Defense Distributed, the organization behind the Wiki Weapon project — 3D printing guns — has obtained a Federal Firearms License. This allows them to sell their guns and manufacture certain classes of firearm that were previously prohibited to them, including machine guns.
DefDist doesn’t have the capability to print complete firearms, but they have developed a working AR-15 lower receiver, which is technically a firearm, which works with common AR-15 parts kits and uppers. They’ve also developed 3D-printed magazines.
None of this is illegal, no matter how controversial it is. There are some restrictions on what DefDist could do with their Wiki Weapons prior to securing their FFL. Without it, they could not sell their 3D-printed AR lowers and were restricted to making only semi-automatic, non-NFA-regulated guns.
“The big thing it allows me to do is that it makes me manufacture under the law — everything that manufacturers are allowed to do,” said Defense Distributed founder Cody Wilson. “I can sell some of the pieces that we’ve been making. I can do firearms transactions and transport.”
Specifically, their FFL 7 allows them to manufacture machine guns, short-barreled rifles, short-barreled shotguns, destructive devices, silencers and “any other weapons,” a catch-all for exotic and oddball firearms like cane guns and smooth-bore pistols.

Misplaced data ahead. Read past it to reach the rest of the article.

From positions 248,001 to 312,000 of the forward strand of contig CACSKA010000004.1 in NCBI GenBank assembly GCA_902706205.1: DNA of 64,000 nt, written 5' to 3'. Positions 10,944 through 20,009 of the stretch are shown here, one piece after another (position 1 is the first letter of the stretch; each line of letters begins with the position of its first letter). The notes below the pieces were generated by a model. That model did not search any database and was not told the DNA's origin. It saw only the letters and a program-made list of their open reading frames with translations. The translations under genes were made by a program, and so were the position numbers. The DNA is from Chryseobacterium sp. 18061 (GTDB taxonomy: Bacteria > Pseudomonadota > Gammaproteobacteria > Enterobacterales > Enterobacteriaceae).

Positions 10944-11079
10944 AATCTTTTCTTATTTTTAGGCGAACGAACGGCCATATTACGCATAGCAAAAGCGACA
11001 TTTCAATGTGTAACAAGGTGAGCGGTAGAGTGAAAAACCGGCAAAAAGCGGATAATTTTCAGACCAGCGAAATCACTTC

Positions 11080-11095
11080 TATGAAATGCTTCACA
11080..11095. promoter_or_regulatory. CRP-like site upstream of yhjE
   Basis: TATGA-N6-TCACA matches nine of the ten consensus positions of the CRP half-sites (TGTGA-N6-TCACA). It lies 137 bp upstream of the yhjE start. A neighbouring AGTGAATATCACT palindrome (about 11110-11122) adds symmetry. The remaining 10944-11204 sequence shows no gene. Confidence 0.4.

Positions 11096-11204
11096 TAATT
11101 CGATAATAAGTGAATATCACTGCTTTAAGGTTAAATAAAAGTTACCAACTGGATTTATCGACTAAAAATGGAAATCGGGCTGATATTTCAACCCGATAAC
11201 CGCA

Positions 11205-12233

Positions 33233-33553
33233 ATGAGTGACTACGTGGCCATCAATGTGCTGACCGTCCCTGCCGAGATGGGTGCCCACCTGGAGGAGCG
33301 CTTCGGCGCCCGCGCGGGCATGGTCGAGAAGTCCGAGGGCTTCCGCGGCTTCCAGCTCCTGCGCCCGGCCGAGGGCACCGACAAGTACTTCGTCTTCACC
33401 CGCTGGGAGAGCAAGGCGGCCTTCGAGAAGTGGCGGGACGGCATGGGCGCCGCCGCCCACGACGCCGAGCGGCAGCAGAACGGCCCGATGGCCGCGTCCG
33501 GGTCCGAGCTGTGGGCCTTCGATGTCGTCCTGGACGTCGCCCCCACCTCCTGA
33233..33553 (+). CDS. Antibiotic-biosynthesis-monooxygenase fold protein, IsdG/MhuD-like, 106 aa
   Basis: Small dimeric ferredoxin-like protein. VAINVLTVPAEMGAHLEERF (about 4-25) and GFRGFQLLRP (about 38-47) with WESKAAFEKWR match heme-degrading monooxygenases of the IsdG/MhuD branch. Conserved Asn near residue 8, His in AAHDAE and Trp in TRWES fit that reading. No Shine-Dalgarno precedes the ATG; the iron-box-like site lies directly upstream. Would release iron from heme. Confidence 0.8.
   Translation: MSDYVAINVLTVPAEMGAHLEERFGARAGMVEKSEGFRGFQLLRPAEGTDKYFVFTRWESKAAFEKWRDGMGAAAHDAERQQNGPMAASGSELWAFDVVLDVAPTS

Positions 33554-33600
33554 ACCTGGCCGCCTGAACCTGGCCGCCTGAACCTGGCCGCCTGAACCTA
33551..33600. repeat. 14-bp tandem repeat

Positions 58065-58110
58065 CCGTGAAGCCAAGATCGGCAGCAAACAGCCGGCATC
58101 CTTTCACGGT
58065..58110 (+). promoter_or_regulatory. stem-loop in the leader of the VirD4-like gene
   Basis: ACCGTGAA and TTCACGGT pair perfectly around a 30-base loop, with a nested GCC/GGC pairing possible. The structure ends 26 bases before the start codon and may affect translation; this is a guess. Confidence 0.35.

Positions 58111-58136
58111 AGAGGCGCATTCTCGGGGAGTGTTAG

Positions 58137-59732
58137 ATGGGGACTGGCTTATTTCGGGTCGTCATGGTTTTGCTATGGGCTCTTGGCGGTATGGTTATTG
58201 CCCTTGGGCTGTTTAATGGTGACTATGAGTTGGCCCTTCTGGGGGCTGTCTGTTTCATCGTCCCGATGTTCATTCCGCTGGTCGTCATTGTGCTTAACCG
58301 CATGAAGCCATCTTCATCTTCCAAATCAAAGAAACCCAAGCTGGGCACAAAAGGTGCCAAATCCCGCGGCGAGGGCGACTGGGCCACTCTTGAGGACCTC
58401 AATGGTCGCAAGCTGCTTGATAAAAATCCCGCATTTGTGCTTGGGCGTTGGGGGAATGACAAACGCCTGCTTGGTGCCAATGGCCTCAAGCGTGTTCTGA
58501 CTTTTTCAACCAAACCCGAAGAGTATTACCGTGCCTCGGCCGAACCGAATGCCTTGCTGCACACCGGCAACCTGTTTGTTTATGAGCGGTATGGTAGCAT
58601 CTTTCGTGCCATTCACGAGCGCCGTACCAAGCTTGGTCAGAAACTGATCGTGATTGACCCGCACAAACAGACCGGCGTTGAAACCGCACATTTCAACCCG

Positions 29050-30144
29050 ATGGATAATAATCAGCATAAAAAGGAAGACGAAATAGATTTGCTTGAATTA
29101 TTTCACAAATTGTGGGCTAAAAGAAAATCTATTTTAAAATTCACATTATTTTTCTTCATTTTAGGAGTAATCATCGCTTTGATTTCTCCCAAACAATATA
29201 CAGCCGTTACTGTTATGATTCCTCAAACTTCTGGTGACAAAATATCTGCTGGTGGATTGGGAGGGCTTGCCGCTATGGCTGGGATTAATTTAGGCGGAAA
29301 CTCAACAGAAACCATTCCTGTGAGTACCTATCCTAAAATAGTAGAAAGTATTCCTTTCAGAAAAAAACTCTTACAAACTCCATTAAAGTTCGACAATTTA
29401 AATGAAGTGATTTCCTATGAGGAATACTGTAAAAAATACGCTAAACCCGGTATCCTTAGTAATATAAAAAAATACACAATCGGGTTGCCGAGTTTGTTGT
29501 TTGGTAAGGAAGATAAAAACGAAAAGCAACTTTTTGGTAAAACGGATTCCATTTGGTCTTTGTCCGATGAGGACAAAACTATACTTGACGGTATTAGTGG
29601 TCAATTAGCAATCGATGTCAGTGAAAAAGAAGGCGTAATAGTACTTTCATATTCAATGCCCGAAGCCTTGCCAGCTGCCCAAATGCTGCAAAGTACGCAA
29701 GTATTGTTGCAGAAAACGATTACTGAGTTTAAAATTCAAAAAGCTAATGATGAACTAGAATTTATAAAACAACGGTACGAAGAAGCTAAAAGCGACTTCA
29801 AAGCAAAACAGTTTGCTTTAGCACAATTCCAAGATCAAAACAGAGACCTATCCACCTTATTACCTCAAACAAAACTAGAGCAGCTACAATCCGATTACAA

We doubt that Defense Distributed is looking to primarily sell guns — at least right now — and that this is largely for the ability to manufacture the types of firearms that really stress their 3D printed parts. They’ll be able to say with confidence that their 3D printed AR-15 lowers and magazines are ready for mainstream use if they can withstand the rigors of sustained fully-automatic machine gun fire. Without an FFL, it wouldn’t be legal for DefDist to test this theory.
DefDist has been working on their designs for nearly a year now, with their early prototypes breaking after just a handful of shots and current receivers standing up to many hundreds of rounds. Shortly, we suspect the world will find out how the Wiki Weapon fares in full-auto.
Also, having an FFL legally protects Defense Distributed if they decide to “crowd-source” lower testing. This opens up the door to printing out a gross of these parts and letting the greater gun world try them out, see what they can take.
Again though, it is possible for DefDist to sell their lowers, and we’re willing to bet that there is a market for them, mainly for people who are looking for a way to financially support the organization and want something physical back in return.
“In a way it’s like we’re just beginning — I’m not going to begin until we have that SOT,” Wilson continued. “[We’re going to] sell some of the stuff we’ve already made, we’ll probably make some stuff to sell and that will be a better way of covering the prototyping.”
Defense Distributed has been running on donations since the beginning, and may want to look at manufacturing as a source of income to prop up their interests as a “subversive” 3D printing developer.
The long-term goals for Defense Distributed aren’t limited to firearms. They want to expand the possibilities of 3D printing many regulated commodities, including patent-regulated goods like drugs and medicine. If they hope to expand on these emerging technologies, they’re going to need a lot more than just donations.
Would you buy a DefDist 3D-printed AR lower? What would it take?